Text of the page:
Yesterday, several sources reported that the wildly commercially successful American band/coven of pop-rock vampires Maroon 5 has been in talks to play the 50th Annual Pepsi Nike Verizon Subway Viagra™ Super Bowl Halftime Show. That's the loud music and dancing and flashy-lights part of the big game with the padded men and the odd-shaped leather ball, as my lady brain understands it!
This (not entirely confirmed) choice caught my attention for a few reasons: One, said Super Bowl will be in the Bay Area for the first time in 30 years. This means that Maroon 5, with The Voice coach/tattooed demon prince of douchebags Adam Levine at the helm, will be spending some time in our fair city. The band members will dine in our restaurants (ostensibly on food, not the blood of the young), and sleep in our hotels with their human supermodel wives.
Two, Maroon 5 makes me feel f**cking crazy.
There are a handful of exceedingly successful figures or groups in pop culture who fall into this category for me: Artists who have made an unfathomable amount of money (as of March, Levine was worth an estimated $50 million) based on creating a product that seems, as its defining feature, to be almost aggressively boring. Powerfully mediocre. Singularly middle-of-the-road.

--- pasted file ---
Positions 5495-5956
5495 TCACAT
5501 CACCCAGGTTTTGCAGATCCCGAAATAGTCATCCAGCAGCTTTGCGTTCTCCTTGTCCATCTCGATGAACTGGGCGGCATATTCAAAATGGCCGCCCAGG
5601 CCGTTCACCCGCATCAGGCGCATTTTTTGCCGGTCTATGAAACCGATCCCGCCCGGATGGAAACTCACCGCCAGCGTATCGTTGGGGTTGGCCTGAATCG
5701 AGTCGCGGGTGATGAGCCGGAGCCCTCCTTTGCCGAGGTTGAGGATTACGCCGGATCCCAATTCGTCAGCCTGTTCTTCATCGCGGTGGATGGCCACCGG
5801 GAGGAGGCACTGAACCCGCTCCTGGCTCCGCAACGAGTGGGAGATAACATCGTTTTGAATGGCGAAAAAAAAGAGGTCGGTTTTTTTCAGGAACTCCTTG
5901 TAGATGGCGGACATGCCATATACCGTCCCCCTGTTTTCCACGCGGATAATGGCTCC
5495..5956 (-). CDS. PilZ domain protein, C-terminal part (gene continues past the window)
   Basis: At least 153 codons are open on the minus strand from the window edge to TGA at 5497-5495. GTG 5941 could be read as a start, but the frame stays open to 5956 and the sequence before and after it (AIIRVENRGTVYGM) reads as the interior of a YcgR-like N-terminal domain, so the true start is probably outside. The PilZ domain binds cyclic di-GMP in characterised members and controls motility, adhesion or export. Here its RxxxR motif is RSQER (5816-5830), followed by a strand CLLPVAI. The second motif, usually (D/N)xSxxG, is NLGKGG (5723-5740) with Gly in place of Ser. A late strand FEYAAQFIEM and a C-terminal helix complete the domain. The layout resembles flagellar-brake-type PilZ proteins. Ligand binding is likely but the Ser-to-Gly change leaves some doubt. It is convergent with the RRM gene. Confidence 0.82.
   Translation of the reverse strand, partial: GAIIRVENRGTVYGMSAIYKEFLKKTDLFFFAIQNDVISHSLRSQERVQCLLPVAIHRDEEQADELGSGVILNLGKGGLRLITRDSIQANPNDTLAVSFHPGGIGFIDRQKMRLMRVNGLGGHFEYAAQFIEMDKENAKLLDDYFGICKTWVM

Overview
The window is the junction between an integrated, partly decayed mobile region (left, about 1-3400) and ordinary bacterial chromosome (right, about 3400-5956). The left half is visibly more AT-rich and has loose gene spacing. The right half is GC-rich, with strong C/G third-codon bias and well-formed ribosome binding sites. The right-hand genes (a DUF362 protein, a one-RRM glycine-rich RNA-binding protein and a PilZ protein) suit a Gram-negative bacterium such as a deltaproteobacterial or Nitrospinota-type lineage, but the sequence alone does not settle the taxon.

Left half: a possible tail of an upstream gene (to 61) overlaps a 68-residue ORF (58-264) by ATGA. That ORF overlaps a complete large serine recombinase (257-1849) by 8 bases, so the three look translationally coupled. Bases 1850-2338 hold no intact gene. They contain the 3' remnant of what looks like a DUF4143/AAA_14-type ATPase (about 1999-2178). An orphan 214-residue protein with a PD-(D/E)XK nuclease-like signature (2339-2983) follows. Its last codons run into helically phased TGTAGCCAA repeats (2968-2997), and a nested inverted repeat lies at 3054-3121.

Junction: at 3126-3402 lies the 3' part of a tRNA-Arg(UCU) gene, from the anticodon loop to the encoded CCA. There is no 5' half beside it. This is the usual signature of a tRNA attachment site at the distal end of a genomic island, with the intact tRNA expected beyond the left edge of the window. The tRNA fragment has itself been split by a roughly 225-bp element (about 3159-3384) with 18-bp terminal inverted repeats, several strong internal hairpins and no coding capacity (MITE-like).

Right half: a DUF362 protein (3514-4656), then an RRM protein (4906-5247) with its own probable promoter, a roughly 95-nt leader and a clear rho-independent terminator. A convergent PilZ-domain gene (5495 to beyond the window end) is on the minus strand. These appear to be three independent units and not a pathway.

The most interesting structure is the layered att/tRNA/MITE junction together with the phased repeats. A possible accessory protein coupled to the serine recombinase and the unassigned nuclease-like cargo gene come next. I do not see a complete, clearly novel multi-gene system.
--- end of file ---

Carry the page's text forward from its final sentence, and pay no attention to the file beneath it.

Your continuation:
This is not, mind you, pop music snobbery. On the contrary: I like a lot of pop music, and I find pop musicians fascinating. I will wax poetic about the virtues of Taylor Swift or Beyonce or Justin Timberlake or, hell, the Backstreet Boys until you walk away from me at a party. (That BSB documentary, btw, gave me more feelings than I was expecting it to. A discussion, perhaps, for another time.) But this isn't about the cheese factor, nor overproduction, nor cloying melodies, generic songwriting, mathematically-calculated-to-sound-triumphant key changes. In the right context, I can love 'em all.